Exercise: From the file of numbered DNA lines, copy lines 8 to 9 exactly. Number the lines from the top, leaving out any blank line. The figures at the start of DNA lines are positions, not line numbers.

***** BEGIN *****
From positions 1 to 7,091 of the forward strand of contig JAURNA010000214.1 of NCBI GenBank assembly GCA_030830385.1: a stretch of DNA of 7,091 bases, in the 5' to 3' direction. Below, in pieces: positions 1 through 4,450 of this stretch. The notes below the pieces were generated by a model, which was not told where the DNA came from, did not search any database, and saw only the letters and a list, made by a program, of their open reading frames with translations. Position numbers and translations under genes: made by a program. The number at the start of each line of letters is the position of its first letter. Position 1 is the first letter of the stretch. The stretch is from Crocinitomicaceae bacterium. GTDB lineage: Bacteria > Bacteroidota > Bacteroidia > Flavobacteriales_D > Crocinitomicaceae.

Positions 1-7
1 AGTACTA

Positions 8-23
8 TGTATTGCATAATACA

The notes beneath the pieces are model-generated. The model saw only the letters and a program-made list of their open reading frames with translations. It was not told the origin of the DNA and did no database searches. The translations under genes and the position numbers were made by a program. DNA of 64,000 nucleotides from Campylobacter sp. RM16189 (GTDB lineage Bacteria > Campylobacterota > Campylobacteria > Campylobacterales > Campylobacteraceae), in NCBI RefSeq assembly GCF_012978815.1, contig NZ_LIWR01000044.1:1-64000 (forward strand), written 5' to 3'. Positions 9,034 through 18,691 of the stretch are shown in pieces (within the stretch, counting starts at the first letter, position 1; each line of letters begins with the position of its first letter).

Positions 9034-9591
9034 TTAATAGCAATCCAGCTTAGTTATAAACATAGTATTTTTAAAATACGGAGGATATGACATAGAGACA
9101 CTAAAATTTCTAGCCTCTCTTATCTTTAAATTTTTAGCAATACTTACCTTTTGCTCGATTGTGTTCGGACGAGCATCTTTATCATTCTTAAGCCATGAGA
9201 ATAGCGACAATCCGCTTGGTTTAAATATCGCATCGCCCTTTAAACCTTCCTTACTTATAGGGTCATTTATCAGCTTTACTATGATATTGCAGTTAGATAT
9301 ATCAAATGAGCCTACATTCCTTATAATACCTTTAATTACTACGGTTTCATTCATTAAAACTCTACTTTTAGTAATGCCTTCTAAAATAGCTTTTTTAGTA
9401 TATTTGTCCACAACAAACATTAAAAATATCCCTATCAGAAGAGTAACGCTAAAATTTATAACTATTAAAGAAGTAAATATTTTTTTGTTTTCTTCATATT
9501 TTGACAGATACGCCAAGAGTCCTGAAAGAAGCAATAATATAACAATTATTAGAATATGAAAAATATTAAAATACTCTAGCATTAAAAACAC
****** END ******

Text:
9034 TTAATAGCAATCCAGCTTAGTTATAAACATAGTATTTTTAAAATACGGAGGATATGACATAGAGACA
9101 CTAAAATTTCTAGCCTCTCTTATCTTTAAATTTTTAGCAATACTTACCTTTTGCTCGATTGTGTTCGGACGAGCATCTTTATCATTCTTAAGCCATGAGA